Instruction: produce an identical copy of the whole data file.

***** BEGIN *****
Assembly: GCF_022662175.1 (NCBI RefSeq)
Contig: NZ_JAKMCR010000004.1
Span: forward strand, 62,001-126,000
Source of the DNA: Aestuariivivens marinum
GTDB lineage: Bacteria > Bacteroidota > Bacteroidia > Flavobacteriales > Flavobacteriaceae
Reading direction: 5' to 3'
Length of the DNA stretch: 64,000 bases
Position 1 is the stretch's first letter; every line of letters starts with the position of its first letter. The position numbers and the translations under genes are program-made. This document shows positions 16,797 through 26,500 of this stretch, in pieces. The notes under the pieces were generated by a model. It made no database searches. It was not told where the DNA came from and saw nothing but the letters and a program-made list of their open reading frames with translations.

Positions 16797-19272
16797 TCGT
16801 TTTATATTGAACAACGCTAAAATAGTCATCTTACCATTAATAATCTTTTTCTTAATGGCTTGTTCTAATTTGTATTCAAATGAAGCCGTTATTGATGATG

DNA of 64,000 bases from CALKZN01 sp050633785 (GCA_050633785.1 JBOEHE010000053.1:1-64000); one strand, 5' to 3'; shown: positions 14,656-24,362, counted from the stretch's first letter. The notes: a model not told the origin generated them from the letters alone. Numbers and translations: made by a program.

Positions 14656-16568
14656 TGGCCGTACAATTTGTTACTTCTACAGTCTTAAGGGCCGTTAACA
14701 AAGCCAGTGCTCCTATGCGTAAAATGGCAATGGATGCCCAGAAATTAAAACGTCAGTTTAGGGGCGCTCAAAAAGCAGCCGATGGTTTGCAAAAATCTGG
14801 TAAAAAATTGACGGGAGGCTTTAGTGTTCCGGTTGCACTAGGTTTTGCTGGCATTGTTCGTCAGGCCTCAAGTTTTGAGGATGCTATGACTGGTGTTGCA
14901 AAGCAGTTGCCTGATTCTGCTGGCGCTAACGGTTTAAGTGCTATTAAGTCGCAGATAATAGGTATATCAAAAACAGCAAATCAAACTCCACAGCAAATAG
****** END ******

Assembly: GCF_022662175.1 (NCBI RefSeq)
Contig: NZ_JAKMCR010000004.1
Span: forward strand, 62,001-126,000
Source of the DNA: Aestuariivivens marinum
GTDB lineage: Bacteria > Bacteroidota > Bacteroidia > Flavobacteriales > Flavobacteriaceae
Reading direction: 5' to 3'
Length of the DNA stretch: 64,000 bases
Position 1 is the stretch's first letter; every line of letters starts with the position of its first letter. The position numbers and the translations under genes are program-made. This document shows positions 16,797 through 26,500 of this stretch, in pieces. The notes under the pieces were generated by a model. It made no database searches. It was not told where the DNA came from and saw nothing but the letters and a program-made list of their open reading frames with translations.

Positions 16797-19272
16797 TCGT
16801 TTTATATTGAACAACGCTAAAATAGTCATCTTACCATTAATAATCTTTTTCTTAATGGCTTGTTCTAATTTGTATTCAAATGAAGCCGTTATTGATGATG

DNA of 64,000 bases from CALKZN01 sp050633785 (GCA_050633785.1 JBOEHE010000053.1:1-64000); one strand, 5' to 3'; shown: positions 14,656-24,362, counted from the stretch's first letter. The notes: a model not told the origin generated them from the letters alone. Numbers and translations: made by a program.

Positions 14656-16568
14656 TGGCCGTACAATTTGTTACTTCTACAGTCTTAAGGGCCGTTAACA
14701 AAGCCAGTGCTCCTATGCGTAAAATGGCAATGGATGCCCAGAAATTAAAACGTCAGTTTAGGGGCGCTCAAAAAGCAGCCGATGGTTTGCAAAAATCTGG
14801 TAAAAAATTGACGGGAGGCTTTAGTGTTCCGGTTGCACTAGGTTTTGCTGGCATTGTTCGTCAGGCCTCAAGTTTTGAGGATGCTATGACTGGTGTTGCA
14901 AAGCAGTTGCCTGATTCTGCTGGCGCTAACGGTTTAAGTGCTATTAAGTCGCAGATAATAGGTATATCAAAAACAGCAAATCAAACTCCACAGCAAATAG